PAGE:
The document refers to OMS practices being in compliance with American Psychological Association (APA) policies, but fails to acknowledge collusion between the APA, the CIA, and the Department of Defense in establishing those policies. These policies have since been abandoned. The document also attempts to defend against criticism of breaches of medical ethics by indicating that OMS participation was voluntary, that its practices were considered “legal” by the U.S. Department of Justice at the time, and that actionable intelligence was obtained and lives were saved. The author of the document rejects international medical ethical principles of “do no harm” as well as legal prohibitions against participation in torture by asserting that “saving lives” takes priority over respect for human dignity. We have learned since, from a 2014 Senate Select Committee on Intelligence report, that no actionable intelligence was ever obtained using “enhanced interrogation” techniques that could not otherwise have been gathered.

This document is a revealing self-indictment of U.S. torture practices and the critical role of CIA OMS personnel in participating in and concealing torture. It shows health professionals’ disregard for core ethical principles, including the World Medical Association’s Declaration of Tokyo, requiring that they remove themselves from all forms of participation in torture or ill-treatment.

“This document shows that within the CIA OMS culture in the post-9/11 years, there was a lack of understanding of the moral and ethical issues involved in the presence and cooperation of health professionals in interrogations and their willingness to preside over the deliberate infliction of pain on detainees,” Iacopino said. “The author of the document expresses continual concern for the physical safety of detainees, but he shows no qualms about OMS personnel participating in the interrogations that caused great pain and suffering to the detainees. This was an improper role for health professionals and OMS shows that it was blind or indifferent to ethical concerns raised by their participation,” he added.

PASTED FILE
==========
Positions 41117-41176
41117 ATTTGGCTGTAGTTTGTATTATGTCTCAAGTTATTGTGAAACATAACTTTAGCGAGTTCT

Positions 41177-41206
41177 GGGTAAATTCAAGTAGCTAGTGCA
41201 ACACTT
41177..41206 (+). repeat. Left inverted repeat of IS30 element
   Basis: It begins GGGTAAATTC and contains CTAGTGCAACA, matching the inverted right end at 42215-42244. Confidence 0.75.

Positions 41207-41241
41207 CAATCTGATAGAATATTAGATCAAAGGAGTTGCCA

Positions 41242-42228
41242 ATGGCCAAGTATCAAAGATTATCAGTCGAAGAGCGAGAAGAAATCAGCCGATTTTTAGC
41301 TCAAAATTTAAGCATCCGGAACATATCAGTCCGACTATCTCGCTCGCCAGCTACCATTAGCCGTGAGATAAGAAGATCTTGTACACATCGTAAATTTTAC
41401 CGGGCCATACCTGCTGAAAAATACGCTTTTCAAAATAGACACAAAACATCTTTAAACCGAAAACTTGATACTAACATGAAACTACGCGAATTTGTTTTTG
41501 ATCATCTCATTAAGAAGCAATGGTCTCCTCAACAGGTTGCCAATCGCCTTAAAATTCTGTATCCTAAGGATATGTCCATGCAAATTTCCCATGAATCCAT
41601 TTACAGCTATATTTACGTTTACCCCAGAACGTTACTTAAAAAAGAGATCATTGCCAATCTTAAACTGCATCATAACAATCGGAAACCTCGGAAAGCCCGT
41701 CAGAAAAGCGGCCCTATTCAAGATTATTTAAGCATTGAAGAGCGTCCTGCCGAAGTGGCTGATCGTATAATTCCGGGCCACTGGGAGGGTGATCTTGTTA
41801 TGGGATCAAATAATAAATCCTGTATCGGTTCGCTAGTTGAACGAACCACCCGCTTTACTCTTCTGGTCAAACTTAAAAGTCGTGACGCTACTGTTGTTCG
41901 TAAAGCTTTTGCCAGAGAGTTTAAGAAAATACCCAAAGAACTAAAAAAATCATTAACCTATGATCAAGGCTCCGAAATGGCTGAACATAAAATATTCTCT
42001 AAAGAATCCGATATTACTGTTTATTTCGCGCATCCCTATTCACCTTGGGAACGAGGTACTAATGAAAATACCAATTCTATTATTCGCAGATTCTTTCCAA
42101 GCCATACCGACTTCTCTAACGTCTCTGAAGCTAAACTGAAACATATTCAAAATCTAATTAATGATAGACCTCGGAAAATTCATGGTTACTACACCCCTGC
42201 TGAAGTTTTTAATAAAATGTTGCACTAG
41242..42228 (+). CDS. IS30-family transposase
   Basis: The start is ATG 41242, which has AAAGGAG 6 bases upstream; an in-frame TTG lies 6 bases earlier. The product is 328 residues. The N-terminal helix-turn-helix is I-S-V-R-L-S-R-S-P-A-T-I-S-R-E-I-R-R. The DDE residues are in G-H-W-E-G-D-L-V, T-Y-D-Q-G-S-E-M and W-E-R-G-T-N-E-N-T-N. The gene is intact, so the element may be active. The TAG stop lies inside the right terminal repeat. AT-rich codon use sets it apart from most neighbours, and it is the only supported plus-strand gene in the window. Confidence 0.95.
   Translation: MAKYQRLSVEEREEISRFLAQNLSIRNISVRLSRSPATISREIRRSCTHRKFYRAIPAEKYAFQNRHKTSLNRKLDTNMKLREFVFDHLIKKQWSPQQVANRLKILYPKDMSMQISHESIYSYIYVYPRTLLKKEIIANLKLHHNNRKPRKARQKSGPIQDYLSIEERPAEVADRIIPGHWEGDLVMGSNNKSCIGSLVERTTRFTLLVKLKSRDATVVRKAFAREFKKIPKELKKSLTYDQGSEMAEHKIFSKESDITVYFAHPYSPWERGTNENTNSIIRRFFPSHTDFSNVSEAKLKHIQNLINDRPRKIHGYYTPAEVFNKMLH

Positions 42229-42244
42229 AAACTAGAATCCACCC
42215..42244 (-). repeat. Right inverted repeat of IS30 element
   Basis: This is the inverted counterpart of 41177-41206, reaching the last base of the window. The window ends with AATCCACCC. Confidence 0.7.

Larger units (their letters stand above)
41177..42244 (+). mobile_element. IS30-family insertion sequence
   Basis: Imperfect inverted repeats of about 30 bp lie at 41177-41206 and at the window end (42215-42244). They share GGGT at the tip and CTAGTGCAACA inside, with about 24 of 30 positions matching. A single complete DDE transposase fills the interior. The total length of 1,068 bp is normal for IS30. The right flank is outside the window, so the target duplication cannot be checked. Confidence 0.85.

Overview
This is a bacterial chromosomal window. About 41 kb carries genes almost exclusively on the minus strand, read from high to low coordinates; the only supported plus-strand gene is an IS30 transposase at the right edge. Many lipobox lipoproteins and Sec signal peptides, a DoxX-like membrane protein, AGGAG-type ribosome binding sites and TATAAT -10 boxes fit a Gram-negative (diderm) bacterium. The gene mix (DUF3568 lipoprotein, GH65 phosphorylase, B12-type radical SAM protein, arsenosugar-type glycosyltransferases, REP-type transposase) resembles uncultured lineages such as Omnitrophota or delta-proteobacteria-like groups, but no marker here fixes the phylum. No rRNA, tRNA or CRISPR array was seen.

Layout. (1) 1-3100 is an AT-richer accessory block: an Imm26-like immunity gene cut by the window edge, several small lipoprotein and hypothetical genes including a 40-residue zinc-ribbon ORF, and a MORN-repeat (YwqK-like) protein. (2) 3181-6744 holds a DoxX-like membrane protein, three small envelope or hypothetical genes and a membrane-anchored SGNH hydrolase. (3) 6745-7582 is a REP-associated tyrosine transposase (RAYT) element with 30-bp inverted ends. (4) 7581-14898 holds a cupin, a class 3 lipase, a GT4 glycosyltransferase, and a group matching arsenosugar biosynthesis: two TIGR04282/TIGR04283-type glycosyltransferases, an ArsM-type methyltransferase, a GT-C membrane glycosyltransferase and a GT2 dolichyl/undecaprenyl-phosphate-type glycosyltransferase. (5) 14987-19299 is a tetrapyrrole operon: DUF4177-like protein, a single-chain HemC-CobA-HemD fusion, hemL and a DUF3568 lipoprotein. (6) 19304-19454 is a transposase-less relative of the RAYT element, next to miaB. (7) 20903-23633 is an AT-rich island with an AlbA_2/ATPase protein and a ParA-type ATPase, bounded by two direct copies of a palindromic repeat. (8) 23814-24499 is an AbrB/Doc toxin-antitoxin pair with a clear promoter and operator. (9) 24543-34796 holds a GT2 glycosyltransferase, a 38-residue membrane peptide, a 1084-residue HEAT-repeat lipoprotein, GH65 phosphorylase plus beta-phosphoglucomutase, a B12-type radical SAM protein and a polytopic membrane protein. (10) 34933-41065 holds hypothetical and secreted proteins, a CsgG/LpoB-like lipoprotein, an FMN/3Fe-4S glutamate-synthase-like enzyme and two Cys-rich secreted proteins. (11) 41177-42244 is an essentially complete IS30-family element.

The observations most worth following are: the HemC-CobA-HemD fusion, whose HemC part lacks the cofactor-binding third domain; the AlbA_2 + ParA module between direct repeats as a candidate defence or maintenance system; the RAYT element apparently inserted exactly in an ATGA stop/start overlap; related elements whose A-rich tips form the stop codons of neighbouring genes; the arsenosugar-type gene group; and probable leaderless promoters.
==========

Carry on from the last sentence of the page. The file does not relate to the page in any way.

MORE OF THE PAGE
Based on the new details in this document, PHR renews its call on the U.S. government, especially all CIA medical professionals, to take immediate action to make structural and procedural reforms to ensure that such human rights abuses – including the collusion and cover up of health professionals, in violation of their professional ethics – never happen again. As an organization of health professionals, PHR looks forward to those in positions of authority recognizing the important role played by doctors, psychologists, therapists, and others who practice medicine to ensure that torture tactics are never enabled by professionals whose primary obligation is to their patients, and that all agency operations respect the right to dignity and care for the individual.

Torture is absolutely prohibited under U.S. and international law at all times, and preventing the torture of those in custody is integral to the ethical duties and culture of health professionals. Torture violates everything that health professionals stand for and PHR will continue to advocate to ensure the U.S. government never engages in torture again.